Smith says consuming local, raw honey is better than any store bought honey because processed honey loses important enzymes and antioxidants that make it so nutritious.
Starting Mon Cher Honey has taught Smith to appreciate local businesses. Smith says the support from small businesses in the community has helped Mon Cher Honey take off.
Many local businesses now stock Mon Cher Honey. You can find the jars and T-shirts designed by Smith at Lynn’s Interiors, Ship-N-Geaux, and Weeping Willow Cafe and Bakery in Thibodaux. Smith found her most surprising success at Weeping Willow, where her honey sold out in just two business hours. She received an email the next morning requesting 10 more jars. Smith has even been contacted by markets in New Orleans and Houma looking to charry Mon Cher Honey in the future.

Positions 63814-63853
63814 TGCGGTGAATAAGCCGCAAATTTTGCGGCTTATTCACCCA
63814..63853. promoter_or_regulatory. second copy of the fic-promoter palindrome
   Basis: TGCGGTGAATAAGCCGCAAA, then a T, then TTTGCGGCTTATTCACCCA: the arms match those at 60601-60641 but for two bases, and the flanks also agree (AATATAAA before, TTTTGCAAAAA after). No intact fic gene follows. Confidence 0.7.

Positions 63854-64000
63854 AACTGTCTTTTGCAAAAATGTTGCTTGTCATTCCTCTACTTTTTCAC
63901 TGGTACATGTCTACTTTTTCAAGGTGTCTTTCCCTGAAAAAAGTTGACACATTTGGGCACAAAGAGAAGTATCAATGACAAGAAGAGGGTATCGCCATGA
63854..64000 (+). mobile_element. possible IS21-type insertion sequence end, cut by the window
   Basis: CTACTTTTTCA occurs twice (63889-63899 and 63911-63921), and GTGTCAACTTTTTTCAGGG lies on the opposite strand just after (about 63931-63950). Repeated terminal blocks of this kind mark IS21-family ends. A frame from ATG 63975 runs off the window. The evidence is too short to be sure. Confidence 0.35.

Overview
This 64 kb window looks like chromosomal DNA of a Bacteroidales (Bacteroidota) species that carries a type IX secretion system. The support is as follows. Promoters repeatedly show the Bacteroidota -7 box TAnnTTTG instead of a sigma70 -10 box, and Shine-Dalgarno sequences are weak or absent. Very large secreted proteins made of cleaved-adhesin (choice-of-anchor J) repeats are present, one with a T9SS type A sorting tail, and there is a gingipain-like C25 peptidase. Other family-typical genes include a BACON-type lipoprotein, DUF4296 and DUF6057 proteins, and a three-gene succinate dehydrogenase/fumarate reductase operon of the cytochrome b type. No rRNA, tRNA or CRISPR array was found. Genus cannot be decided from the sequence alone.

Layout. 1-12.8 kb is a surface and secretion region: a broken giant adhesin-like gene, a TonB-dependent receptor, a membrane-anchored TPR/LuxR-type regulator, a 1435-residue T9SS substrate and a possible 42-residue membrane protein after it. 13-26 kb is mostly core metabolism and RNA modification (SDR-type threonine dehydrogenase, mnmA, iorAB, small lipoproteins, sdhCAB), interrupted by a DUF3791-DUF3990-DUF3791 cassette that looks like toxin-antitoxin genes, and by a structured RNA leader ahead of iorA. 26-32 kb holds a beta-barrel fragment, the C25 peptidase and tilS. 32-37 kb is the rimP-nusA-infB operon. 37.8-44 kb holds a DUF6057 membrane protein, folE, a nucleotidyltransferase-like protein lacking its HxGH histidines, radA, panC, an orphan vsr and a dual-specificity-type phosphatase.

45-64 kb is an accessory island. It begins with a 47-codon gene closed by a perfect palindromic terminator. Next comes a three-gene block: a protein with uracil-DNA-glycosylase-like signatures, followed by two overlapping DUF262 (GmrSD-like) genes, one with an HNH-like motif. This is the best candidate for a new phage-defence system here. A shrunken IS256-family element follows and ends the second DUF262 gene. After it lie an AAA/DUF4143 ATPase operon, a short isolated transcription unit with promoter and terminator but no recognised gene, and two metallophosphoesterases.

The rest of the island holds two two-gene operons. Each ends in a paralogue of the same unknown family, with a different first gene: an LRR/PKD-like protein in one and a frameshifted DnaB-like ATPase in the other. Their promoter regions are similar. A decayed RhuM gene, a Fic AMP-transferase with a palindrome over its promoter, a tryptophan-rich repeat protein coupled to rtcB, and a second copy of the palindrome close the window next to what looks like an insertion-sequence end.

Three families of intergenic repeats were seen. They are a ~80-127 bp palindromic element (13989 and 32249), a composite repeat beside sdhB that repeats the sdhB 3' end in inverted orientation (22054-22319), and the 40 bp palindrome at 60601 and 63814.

One of the biggest challenges Smith has faced as a young business owner is making investments in herself, as well as in the company.
“Trusting your instincts is hard and I am constantly learning from my mistakes. Trial and error can be tough, especially knowing I can’t get my time, effort, and money back,” says Smith.
Looking forward, Smith plans to move to Austin, TX, in June, where she will continue working as a public relations professional. Smith’s goal is to have the business running smoothly for Dan when he eventually takes over. The pair have discussed hiring a Nicholls Mass Communication intern to help Dan.
Damon Smith, Cassidy’s father, says he’s just proud to see his daughter put her passion and education to use.
“Cassidy’s determination and drive from an early age let us know that she won’t settle for anything that is just average. She wants to be the best at what she does and will be successful at whatever she puts her mind into.”
Article by Ashlyn Verda
STAFF WRITER & VIDEOGRAPHER
Ashlyn Verda is from Des Allemands, LA and is majoring in Mass Communication/PR.